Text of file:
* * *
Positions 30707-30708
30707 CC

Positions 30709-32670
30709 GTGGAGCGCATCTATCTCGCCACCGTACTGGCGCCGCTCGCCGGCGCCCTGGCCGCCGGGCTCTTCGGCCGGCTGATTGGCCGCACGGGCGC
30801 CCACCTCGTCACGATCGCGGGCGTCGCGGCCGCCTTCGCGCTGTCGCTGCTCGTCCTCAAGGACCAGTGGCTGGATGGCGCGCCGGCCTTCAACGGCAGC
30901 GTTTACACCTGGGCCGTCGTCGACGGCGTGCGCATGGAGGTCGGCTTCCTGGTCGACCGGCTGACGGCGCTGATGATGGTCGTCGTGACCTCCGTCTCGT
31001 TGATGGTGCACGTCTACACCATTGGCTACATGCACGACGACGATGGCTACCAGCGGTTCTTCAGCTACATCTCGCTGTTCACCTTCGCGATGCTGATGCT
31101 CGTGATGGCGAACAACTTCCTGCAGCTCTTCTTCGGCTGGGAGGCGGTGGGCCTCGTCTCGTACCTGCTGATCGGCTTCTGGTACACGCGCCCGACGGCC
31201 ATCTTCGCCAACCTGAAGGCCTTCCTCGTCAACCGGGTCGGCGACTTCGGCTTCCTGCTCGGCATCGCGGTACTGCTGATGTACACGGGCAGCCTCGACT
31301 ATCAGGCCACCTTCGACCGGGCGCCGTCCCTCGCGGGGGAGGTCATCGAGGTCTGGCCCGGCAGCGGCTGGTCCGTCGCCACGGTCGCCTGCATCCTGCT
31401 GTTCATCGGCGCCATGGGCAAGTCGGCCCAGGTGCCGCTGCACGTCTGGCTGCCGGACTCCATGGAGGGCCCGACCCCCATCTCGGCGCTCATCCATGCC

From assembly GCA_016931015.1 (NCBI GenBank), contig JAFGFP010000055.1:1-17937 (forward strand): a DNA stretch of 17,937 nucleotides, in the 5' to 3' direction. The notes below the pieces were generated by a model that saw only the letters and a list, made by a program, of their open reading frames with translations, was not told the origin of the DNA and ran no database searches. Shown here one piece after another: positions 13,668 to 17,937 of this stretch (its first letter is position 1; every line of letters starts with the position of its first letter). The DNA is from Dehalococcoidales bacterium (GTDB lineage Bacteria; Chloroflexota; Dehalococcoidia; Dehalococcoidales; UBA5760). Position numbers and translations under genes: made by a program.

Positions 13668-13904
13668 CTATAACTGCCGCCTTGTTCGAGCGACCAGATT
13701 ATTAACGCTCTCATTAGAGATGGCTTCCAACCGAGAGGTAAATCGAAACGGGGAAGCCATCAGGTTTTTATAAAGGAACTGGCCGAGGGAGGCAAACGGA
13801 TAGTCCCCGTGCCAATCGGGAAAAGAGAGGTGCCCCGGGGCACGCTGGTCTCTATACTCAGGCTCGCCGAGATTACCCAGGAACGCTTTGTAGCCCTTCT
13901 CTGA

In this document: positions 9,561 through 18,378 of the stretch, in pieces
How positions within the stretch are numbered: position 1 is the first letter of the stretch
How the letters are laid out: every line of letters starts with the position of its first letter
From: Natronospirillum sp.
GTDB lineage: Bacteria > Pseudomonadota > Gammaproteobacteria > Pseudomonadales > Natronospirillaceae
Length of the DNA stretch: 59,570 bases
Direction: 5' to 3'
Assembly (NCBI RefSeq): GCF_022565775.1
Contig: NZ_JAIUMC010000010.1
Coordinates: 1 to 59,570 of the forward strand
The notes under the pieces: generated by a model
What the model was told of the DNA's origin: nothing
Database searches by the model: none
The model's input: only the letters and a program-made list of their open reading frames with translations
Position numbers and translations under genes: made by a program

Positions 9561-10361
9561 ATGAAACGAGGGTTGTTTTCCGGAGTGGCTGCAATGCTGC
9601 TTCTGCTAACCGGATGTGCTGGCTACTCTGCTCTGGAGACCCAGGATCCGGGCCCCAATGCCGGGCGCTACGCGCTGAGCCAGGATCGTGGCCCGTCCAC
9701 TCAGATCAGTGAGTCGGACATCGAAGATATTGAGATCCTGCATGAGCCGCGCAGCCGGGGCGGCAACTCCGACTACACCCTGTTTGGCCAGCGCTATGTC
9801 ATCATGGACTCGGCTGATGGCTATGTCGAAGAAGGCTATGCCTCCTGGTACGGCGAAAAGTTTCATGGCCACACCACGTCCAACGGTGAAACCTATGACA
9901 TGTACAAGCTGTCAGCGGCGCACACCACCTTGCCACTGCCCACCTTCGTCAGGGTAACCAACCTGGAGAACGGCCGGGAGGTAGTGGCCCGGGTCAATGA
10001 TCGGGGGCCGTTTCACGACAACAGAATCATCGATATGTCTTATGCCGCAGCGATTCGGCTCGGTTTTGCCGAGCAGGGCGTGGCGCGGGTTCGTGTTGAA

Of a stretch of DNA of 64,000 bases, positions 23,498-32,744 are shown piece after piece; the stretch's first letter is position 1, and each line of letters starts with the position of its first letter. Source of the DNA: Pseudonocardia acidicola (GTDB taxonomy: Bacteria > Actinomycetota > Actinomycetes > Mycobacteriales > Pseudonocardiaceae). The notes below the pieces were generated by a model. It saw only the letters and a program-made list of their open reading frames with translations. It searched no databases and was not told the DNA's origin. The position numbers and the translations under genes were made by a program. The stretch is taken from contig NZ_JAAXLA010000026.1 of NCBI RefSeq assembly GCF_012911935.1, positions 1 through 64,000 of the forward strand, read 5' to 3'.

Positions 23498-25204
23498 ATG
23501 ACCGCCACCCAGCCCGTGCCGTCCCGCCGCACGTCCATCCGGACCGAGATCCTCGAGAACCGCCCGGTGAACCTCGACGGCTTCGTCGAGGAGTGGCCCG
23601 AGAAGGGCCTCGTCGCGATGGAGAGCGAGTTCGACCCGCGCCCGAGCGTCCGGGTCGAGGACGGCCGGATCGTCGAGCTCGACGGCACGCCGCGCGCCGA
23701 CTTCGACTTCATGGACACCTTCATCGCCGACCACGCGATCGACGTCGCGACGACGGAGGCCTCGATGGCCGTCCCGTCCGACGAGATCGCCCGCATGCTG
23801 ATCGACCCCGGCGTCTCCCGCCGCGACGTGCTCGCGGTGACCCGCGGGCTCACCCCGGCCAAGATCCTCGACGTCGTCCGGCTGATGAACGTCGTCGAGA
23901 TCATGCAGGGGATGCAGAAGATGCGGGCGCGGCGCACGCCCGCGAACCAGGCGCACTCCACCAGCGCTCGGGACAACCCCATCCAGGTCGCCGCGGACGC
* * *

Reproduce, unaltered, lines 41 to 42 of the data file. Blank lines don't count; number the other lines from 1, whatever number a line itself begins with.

Positions 23498-25204
23498 ATG